Fed minutes, jobs data, trade tensions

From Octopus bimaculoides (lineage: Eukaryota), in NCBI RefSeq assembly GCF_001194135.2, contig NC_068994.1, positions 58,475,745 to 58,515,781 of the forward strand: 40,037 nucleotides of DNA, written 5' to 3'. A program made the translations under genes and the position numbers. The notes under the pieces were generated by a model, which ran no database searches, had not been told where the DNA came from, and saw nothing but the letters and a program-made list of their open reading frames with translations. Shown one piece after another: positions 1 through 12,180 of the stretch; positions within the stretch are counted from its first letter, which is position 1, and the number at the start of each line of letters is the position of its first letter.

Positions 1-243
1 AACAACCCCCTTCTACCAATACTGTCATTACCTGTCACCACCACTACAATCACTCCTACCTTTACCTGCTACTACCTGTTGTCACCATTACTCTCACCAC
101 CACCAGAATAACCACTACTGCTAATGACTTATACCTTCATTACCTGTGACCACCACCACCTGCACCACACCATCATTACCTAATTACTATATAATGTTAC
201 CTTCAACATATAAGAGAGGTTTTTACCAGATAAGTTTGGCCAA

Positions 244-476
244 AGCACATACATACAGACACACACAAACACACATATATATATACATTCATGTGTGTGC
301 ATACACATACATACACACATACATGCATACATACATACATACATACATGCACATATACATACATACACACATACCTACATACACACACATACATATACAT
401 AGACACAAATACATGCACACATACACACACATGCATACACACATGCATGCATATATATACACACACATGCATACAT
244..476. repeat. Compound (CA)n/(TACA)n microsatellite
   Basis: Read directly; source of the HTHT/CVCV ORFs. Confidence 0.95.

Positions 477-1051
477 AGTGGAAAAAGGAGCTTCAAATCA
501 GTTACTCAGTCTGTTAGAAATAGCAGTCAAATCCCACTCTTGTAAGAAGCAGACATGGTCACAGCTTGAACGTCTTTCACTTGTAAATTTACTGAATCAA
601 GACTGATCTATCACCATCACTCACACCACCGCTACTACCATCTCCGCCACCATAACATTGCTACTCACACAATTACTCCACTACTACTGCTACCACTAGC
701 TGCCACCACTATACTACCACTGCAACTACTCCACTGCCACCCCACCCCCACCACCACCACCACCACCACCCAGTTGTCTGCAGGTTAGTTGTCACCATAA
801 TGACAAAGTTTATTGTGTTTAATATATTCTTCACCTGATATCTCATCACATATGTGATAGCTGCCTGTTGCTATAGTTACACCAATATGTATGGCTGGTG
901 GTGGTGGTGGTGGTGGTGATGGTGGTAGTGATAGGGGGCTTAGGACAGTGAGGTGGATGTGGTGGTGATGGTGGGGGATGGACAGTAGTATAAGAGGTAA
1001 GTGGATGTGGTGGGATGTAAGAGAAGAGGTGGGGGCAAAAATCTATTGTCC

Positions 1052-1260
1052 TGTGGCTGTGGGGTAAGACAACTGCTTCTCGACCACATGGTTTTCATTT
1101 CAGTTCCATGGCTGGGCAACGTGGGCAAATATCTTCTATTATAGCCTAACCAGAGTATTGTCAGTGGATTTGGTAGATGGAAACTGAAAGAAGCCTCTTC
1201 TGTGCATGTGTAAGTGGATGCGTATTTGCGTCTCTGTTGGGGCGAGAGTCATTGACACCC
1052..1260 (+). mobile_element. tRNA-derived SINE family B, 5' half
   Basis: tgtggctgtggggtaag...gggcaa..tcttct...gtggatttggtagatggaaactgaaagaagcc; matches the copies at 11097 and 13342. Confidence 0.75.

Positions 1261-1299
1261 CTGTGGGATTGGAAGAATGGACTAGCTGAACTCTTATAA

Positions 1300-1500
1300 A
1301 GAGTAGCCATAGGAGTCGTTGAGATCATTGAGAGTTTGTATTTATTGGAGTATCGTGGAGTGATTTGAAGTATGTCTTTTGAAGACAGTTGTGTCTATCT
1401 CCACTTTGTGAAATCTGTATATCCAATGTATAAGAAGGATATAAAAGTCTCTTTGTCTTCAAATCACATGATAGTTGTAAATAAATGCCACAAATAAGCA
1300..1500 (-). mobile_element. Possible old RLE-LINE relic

Federal Reserve Chairman Jerome Powell holds a news conference following a closed two-day Federal Open Market Committee meeting in Washington, September 18, 2019.Sarah Silbiger | ReutersHere are the most important things to know about Wednesday before you hit the door.1. Fed updateThe Federal Open Market Committee (FOMC) will release its the minutes from its September meeting on Wednesday. The Fed cut rates last month by 25 basis points for the second time this year, citing “the implications of global developments for the economic outlook” among other factors. Market expectations for an October rate cut are 77.5%, according to the CME Group’s FedWatch tool.Federal Reserve Chair Jerome Powell told reporters on Tuesday that the Federal Reserve will soon start growing its balance sheet again, a response in part to trouble in the overnight lending markets in September. This statement helped ease the selling pressure in stocks a bit on Tuesday. More comments suggesting monetary easing in the minutes could support stocks.2. Trade tensions running highOn Wednesday, investors will be eyeing the aftermath of a slew of worrying trade headlines on Tuesday. Trade tensions weighed on markets ahead of the highly anticipated trade negotiations between the U.S. and China on Thursday.Stocks sold off after on reports the White House is discussing blocking government pension funds from investing in China and limiting stock index providers from including Chinese stocks. Following this, China said it will retaliate to the U.S. threat to put Chinese tech companies on a blacklist, over alleged human rights violations against Muslim minorities. Later in the day, the Chinese Ministry of Commerce said Tuesday it “strongly urges” the U.S. to stay clear from the country’s domestic issues. Then the Trump administration followed by putting visa restrictions on Chinese officials who are believed to be responsible for the maltreatment of the minority groups. More of this tit-for-tat talk could cause stock market volatility.3. Eyeing the labor marketAugust’s Job Openings and Labor Turnover Survey (JOLTS), which measures the level of employment vacancies as well as how many workers left their jobs, will be released on Wednesday at 10 a.m. by the Bureau of Labor Statistics. Economists estimate 7.18 million job vacancies, down from 7.217 million vacancies in July. If estimates are correct this will be the third straight month of declines in job vacancies, indicating the labor market remains strong despite worries about the economy.The JOLTS data lags other employment indicators, like nonfarm payrolls, by a month but is still watched closely by the White House and the Federal Reserve as an indicator of the health of the labor market. Unemployment hit a fresh 50-year low in September even though nonfarm payrolls rose by just 136,000, the Labor Department reported Friday.Major events (all times ET):10 a.m. Wholesale trade10 a.m. JOLTS11 a.m. Fed Chair Jerome Powell opening remarks2 p.m. FOMC minutes

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